Alternative Dispute Resolution in the Employment Arena: Proceedings of the New York University 53rd Annual Conference on Labor

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Samuel Estreicher, David Sherwyn
Kluwer Law International, 2004 - Law - 998 pages
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On the strength of the landmark 1991Gilmer decision of the U.S. Supreme Court which set a precedent precluding employees from litigation against their employers if they had signed a pre-dispute mandatory arbitration agreement many U.S. companies have developed mandatory alternative dispute resolution (ADR) policies for employees. However, the issue is far from settled. A major segment of the U.S. labor and employment law community, including the powerful Equal Employment Opportunity Commission (EEOC) and numerous high-profile academics, contend that such agreements are unenforceable, and indeed should be unenforceable as a matter of policy.

This controversy was the theme of New York University s 53rd Annual Conference on Labor. This long-standing, influential conference is the premier forum for bringing together legal practitioners, academics and researchers, government officials, representatives of companies and labor unions, and human resources specialists to explore solutions to problems in the American workplace. The Conference has recently been brought under the umbrella of the Center for Labor and Employment Law at the New York University School of Law, chaired by Professor Samuel Estreicher.

This valuable symposium addresses such provocative questions as the following:

  • What is corporate America doing with respect to ADR?
  • How have in-house ADR programs fared?
  • Is ADR an economically efficient method to resolve disputes?
  • Do due process protocols affect outcomes?
  • Is post-dispute voluntary arbitration a viable alternative to pre-dispute mandatory arbitration?
  • Are Gilmer agreements possible in the union setting?
  • How does arbitration address class actions and injunctions?
  • Is mediation the better form of ADR?

In addition to addressing the technical legal questions, this volume, which reprints the proceedings of the 53rd Annual Conference on Labor, features empirical work that provides data to answer many of the questions that form the basis of many of the policy arguments.This wide-ranging yet incisive survey of expert opinion and analysis in the field will be of great value to all professionals involved in the law and policy attendant on labor and employment in the United States.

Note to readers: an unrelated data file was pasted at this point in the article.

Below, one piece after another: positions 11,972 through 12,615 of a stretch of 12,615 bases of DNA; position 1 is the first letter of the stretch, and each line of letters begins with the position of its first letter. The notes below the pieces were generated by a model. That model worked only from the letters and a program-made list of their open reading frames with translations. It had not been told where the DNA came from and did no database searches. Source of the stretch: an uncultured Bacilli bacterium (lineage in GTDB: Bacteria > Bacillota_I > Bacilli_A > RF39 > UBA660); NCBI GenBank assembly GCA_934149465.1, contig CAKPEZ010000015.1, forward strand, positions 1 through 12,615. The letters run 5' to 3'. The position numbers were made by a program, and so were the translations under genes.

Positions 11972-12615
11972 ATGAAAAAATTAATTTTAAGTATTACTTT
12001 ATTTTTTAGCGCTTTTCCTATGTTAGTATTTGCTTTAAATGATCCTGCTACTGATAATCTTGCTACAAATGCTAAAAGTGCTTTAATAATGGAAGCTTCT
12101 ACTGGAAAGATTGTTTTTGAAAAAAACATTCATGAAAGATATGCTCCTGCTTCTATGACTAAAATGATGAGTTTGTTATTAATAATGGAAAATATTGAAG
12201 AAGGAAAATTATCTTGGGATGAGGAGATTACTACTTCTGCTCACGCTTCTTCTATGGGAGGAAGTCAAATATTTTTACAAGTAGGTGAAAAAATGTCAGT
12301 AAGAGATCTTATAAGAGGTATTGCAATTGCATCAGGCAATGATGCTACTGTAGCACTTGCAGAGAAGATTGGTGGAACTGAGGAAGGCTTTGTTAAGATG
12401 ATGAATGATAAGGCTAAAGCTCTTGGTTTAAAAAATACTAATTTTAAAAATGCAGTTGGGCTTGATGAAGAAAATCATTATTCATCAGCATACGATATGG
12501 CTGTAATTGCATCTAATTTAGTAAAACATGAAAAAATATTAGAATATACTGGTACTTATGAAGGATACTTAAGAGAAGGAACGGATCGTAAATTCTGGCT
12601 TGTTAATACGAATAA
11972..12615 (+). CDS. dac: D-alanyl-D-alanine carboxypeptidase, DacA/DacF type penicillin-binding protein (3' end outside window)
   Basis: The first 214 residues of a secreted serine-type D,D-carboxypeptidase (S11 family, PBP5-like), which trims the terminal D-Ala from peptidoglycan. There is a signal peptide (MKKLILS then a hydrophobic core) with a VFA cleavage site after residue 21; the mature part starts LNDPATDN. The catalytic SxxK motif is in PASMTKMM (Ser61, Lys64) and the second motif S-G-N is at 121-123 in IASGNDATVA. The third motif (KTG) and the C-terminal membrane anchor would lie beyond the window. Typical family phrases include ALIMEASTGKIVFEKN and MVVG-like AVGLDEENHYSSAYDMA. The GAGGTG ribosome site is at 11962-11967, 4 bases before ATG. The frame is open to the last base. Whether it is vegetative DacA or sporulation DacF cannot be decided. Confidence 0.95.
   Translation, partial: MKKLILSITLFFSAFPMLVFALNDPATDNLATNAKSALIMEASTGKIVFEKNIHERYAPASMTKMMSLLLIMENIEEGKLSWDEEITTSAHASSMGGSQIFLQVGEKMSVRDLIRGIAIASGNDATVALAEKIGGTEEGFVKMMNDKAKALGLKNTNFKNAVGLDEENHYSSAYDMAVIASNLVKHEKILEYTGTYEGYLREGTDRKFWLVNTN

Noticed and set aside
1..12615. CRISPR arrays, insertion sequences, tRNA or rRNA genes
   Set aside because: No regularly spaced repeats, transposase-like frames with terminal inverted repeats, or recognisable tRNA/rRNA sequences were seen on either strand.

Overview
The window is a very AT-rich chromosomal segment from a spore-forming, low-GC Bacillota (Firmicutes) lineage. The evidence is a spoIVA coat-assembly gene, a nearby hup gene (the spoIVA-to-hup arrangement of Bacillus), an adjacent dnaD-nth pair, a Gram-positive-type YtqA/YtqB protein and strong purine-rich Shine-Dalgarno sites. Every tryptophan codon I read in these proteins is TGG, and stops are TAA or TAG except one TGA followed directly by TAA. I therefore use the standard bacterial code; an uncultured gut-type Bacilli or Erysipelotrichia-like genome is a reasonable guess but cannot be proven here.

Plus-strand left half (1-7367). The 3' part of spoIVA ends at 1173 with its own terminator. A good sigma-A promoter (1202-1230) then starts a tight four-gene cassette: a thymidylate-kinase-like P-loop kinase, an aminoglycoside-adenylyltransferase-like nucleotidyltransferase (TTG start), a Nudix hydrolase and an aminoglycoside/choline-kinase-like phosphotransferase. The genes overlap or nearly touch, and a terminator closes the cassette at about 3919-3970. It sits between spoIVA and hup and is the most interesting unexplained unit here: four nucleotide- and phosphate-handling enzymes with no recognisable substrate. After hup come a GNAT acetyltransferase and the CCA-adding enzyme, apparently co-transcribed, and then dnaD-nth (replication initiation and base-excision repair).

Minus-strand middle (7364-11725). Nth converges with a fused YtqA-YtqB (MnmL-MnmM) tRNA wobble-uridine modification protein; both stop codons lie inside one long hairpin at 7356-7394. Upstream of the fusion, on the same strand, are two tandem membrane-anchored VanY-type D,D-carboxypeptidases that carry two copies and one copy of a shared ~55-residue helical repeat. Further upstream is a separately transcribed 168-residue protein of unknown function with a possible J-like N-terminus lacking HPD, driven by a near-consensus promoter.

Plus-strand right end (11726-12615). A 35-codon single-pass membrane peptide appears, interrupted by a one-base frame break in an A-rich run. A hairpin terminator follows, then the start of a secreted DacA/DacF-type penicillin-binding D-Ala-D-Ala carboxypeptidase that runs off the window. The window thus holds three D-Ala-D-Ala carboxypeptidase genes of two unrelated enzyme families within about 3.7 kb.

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Editors Preface
ArbitrationPeer Review of Statutory Employment 1
On the Development of 109
The Halliburton 155
The Philip 171
Credit Suisse First Boston Employment Dispute 181
General Electrics Experience with ADR 197
ArbitrationPeer Review of Statutory Employment 227
Dispute Resolution in the Boundaryless Workplace 653
The Recent Judicial Evolution of Arbitration of 681
Negotiating Gilmer Agreements in the Union Sector 705
Arbitration of Statutory Claims in the Unionized 719
What is the Appropriate Standard of Judicial 773
Judicial Review of Arbitration Awards Resolving 789
Class Actions and Injunctive Relief 815
Mediation 837

Resolve it Alcoa at the 233
Empirical Studies of Employment Arbitration 243
Law and Economics of Mandatory Arbitration 257
Employment Arbitrations Before and After the Due 303
An Empirical Study of 331
Why PostDispute Voluntary 405
Empirical and Other 479
The Uses and Interpretation of Research 505
When is Cost an Unlawful Barrier to Alternative 511
The Relationship Between Employment Arbitration 587
The Legalities and Realities of Adjudicating 617
The Stakes in the Debate 639
A Just Alternative or Just an Alternative? Mediation 845
ECective Representation of a Client in an 863
Mediation of Employment Disputes at NASD 871
United States Equal Employment Opportunity 883
Mediation? 901
Transforming the Corporate 911
Mediating Employment Disputes at the U S Postal 921

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